Supply and Demand of Skills



Release Date

March 24, 2014


Miana Plesca and Fraser Summerfield discuss their research synthesis on the supply and demand for skills in Canada. They found that workers’ skills and required job skills requirements do not match up. Plesca and Summerfield are calling for a policy that fosters job creation, requiring individuals to be critical thinkers with general, transferable skills.

Read the transcript

Miana Plesca
Assistant Professor of Economics
University of Guelph

Fraser Summerfield
PhD candidate
University of Guelph

Miana Plesca: So our research looked at the demand and the supply for skill, and our main finding is that there’s not a problem with the supply of skill. It’s not a shortage of skill, but a mismatch. We looked both at the supply for skill and the demand for skill and then we put it together.

And in terms of the supply of skill, we were looking at: how does the skill get produced?

Fraser Summerfield: What we find is that there is a sustained demand for higher education skills, for cognitive type skills and that demand itself may have a cyclical component, and so an important element in mismatch is the cyclicality of that demand for skill.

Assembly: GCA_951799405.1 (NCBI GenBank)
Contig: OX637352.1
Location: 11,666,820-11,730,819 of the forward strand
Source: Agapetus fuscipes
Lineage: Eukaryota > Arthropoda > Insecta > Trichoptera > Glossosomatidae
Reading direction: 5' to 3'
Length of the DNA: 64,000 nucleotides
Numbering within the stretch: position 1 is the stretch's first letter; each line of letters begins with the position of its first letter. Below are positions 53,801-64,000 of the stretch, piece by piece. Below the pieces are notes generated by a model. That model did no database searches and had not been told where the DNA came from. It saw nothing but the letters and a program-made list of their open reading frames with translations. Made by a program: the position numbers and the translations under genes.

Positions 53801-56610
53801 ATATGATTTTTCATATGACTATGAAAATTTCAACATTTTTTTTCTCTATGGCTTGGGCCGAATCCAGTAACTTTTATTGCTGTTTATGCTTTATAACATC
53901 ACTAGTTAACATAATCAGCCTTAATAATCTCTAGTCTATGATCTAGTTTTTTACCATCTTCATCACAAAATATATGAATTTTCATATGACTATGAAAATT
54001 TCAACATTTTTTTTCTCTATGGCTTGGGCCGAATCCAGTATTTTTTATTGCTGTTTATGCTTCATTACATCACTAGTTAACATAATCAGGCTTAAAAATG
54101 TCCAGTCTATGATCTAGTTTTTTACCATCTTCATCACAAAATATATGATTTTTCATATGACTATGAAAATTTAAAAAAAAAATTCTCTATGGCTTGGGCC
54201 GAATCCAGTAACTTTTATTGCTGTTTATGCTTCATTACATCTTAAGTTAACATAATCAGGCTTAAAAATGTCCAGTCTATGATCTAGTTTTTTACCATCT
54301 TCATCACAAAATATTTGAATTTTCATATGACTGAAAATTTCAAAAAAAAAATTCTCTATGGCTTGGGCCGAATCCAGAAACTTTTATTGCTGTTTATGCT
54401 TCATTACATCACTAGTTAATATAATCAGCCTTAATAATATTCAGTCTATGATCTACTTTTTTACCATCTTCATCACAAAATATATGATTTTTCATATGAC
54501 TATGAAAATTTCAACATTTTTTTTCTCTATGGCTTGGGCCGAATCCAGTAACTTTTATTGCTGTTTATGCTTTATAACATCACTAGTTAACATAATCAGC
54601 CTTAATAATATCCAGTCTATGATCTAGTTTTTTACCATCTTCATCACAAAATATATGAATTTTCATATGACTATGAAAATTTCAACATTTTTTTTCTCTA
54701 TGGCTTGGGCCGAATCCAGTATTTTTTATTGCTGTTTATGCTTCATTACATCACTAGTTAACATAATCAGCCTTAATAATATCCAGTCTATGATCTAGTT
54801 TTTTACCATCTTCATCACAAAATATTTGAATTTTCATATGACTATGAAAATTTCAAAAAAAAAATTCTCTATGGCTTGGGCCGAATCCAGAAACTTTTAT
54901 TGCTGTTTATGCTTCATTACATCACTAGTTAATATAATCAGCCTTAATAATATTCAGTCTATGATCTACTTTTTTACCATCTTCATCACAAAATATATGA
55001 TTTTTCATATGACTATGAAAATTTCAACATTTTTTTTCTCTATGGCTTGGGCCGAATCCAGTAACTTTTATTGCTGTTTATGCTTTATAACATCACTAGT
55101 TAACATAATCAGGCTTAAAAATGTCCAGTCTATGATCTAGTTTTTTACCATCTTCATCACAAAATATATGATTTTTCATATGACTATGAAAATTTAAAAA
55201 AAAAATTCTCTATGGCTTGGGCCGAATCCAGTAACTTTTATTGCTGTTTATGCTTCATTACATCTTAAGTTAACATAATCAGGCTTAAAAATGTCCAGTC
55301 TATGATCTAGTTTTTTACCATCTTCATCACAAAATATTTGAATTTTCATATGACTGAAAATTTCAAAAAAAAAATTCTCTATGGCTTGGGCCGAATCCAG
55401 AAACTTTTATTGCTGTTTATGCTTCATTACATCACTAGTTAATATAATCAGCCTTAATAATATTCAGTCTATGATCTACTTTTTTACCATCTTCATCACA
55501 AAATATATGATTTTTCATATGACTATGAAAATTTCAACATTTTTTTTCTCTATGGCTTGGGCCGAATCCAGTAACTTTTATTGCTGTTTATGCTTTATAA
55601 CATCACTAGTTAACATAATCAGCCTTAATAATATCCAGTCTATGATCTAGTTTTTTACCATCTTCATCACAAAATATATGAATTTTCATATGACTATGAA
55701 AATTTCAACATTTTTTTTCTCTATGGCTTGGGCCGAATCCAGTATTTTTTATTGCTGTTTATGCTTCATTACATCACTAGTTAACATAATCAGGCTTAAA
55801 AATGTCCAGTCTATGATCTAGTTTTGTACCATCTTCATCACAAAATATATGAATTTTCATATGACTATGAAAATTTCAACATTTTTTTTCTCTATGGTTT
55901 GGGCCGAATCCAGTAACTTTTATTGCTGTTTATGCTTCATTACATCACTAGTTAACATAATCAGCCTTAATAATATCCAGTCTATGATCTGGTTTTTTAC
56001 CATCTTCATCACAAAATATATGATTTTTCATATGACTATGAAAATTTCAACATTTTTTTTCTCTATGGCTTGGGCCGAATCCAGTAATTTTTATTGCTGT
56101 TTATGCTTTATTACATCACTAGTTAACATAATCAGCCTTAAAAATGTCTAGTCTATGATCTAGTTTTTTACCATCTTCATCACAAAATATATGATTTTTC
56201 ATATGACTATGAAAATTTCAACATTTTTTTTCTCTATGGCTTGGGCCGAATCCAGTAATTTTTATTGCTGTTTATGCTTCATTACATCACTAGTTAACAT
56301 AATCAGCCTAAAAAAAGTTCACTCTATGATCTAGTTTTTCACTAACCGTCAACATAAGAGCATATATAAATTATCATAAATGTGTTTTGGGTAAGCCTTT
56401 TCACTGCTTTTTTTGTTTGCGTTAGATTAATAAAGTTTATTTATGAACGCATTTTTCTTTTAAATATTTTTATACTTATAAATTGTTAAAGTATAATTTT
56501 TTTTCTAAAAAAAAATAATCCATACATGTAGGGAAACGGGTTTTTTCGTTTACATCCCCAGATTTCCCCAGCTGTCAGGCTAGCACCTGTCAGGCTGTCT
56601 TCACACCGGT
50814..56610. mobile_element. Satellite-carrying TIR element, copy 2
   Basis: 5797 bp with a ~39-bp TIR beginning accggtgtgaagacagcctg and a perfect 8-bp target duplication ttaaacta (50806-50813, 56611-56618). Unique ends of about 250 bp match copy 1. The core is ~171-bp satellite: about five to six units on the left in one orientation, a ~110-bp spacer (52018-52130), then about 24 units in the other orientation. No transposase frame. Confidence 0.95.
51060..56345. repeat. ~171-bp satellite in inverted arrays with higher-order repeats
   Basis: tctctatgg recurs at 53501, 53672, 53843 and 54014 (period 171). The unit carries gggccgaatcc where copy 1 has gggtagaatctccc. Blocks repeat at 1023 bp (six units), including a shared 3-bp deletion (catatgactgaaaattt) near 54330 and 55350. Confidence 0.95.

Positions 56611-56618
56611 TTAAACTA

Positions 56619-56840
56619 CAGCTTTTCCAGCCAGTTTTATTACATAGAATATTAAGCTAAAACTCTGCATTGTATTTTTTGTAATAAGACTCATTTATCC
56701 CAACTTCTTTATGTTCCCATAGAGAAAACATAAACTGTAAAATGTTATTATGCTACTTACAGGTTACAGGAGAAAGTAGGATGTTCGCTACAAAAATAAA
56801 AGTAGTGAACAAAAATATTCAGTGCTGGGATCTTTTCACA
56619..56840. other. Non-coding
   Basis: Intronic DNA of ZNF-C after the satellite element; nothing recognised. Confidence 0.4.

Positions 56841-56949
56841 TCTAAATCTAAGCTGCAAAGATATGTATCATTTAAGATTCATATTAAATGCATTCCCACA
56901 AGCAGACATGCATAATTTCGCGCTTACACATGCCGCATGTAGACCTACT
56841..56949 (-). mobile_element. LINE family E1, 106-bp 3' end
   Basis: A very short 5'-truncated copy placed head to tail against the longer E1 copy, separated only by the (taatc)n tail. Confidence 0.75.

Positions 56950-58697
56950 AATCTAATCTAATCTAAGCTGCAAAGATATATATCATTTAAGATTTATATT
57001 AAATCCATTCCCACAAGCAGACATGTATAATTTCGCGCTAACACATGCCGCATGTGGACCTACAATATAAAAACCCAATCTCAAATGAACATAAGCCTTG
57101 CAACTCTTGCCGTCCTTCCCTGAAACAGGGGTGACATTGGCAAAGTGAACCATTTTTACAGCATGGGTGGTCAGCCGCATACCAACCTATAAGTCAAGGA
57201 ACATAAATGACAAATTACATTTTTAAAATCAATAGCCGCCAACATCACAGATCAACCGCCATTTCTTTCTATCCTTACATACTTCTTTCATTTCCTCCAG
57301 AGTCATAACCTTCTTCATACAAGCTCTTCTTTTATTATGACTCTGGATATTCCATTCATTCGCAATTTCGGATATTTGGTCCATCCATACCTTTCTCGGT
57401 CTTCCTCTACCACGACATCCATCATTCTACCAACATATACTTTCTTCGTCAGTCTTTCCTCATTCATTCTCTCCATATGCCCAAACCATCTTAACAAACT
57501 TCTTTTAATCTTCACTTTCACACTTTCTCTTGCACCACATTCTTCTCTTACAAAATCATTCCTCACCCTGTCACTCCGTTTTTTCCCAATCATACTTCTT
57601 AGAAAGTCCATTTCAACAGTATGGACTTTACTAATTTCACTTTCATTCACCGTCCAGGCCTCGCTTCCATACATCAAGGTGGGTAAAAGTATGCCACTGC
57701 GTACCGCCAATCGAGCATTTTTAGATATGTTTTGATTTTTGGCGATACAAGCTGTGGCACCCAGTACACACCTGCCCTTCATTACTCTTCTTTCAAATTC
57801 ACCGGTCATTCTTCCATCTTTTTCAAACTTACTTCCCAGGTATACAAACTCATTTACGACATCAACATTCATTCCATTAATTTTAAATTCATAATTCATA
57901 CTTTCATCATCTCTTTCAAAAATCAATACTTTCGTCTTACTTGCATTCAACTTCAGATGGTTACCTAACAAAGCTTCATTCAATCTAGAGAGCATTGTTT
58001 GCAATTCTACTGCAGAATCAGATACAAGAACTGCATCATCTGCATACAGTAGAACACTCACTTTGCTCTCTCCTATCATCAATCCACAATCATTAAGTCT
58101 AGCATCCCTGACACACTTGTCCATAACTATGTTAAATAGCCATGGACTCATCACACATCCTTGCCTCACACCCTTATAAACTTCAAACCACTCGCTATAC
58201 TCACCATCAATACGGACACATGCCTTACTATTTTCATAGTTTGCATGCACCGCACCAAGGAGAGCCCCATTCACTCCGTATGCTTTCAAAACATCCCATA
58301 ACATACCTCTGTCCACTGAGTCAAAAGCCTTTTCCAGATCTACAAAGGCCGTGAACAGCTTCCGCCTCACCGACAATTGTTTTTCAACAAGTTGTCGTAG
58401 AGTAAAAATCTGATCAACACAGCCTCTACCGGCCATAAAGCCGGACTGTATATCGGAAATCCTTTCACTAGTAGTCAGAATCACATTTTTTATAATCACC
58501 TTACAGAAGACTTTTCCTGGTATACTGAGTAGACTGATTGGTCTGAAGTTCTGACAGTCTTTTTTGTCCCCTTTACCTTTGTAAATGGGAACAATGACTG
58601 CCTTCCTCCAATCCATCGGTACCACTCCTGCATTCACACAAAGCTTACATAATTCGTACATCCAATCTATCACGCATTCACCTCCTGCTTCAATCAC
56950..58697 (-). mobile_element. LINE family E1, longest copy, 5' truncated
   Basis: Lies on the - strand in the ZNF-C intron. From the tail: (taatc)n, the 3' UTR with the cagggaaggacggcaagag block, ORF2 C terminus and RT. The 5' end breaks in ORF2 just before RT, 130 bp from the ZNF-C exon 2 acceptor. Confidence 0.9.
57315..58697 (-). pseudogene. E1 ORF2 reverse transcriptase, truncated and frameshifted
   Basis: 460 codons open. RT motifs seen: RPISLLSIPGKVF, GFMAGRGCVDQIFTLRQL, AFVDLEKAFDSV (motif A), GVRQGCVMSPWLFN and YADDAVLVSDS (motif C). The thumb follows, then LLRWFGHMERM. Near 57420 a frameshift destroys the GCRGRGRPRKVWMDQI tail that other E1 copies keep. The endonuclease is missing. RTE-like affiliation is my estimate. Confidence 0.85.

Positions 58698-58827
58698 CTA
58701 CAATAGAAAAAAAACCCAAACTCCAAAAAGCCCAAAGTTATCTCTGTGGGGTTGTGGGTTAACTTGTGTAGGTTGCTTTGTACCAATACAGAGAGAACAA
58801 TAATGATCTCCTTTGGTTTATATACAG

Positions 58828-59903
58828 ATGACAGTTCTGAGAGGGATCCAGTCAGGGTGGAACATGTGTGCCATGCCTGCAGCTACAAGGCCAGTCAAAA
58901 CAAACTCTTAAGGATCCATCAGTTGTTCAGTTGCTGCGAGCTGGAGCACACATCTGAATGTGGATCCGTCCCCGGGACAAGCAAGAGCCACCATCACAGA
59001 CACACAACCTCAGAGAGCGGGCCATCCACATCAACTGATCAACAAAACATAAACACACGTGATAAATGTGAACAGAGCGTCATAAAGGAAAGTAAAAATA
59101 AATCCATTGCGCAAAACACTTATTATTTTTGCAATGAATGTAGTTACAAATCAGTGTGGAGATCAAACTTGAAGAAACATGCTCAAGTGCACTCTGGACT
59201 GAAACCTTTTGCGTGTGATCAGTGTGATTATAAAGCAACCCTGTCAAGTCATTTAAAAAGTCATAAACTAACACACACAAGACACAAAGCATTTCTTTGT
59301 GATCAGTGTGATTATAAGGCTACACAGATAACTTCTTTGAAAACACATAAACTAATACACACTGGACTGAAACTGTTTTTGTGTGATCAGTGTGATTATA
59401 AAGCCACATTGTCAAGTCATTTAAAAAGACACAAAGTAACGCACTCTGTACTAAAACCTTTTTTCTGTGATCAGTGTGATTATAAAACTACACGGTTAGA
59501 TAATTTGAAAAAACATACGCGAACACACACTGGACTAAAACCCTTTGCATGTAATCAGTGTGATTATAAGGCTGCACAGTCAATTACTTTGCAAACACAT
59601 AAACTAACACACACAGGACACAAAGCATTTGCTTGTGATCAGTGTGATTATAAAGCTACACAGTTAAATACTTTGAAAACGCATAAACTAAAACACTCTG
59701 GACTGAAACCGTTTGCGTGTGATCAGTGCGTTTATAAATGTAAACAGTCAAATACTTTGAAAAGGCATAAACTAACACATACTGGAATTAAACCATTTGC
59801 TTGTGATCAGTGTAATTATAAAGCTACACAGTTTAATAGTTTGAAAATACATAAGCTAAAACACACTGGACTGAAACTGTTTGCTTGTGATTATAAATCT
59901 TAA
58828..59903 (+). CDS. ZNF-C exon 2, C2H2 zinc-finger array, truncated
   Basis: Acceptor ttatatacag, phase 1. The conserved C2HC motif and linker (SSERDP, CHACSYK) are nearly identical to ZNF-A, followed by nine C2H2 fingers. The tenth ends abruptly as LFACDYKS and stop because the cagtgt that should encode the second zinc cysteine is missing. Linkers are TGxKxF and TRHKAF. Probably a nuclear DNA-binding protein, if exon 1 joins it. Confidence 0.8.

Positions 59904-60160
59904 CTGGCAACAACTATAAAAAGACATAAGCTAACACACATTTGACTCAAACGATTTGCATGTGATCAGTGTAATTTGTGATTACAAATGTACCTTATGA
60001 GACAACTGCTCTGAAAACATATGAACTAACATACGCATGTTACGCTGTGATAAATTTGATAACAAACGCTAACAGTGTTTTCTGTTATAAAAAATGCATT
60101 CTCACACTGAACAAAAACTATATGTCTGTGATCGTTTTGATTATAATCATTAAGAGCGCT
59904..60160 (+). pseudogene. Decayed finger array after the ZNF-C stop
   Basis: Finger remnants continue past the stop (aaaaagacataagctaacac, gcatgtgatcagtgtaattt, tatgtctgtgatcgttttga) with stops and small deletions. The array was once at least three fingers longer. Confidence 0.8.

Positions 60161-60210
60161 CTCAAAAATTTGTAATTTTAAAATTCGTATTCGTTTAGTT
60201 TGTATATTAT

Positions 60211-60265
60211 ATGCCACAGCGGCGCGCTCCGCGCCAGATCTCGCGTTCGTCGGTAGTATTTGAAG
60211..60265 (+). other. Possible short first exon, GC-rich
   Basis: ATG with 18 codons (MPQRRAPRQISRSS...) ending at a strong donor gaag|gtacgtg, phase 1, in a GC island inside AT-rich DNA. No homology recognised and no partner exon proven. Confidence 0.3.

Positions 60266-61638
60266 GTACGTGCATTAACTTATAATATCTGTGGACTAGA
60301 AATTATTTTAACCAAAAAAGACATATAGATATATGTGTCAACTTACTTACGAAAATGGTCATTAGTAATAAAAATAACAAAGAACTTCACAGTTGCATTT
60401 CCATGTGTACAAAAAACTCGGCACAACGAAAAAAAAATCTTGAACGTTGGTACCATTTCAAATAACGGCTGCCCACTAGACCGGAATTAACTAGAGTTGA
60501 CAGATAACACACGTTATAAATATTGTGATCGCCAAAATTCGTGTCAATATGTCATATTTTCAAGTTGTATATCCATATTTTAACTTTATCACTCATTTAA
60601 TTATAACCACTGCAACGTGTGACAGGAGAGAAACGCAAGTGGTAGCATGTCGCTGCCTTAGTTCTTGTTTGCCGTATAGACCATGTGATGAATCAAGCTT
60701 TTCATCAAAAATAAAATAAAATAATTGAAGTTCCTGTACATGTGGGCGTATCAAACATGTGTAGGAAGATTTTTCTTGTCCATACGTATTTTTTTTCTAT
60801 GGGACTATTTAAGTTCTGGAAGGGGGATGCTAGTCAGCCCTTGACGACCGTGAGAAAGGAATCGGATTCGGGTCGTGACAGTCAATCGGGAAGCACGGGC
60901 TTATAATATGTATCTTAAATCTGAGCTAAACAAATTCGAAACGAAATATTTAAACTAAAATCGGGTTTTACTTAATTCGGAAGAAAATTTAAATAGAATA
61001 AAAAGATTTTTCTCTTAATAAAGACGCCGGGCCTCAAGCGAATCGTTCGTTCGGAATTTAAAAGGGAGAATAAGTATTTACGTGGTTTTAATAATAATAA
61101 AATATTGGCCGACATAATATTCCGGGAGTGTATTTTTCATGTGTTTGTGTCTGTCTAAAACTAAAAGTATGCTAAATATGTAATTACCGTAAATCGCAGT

Miana Plesca: We were also thinking in terms of the transferability of skills, so we want the modern labour force to have general transferable skills rather than narrow specific skills which [make it] harder to move from one occupation to another. We think that the modern knowledge economy is built on to critical thinking skills, and we are trying to see to what extent are they built by universities or community colleges or what role do apprenticeships have in all this building of transferable versus specific skills.

We want a policy that fosters job creation that needs highly skilled type of individuals and Canada will move forward more productively.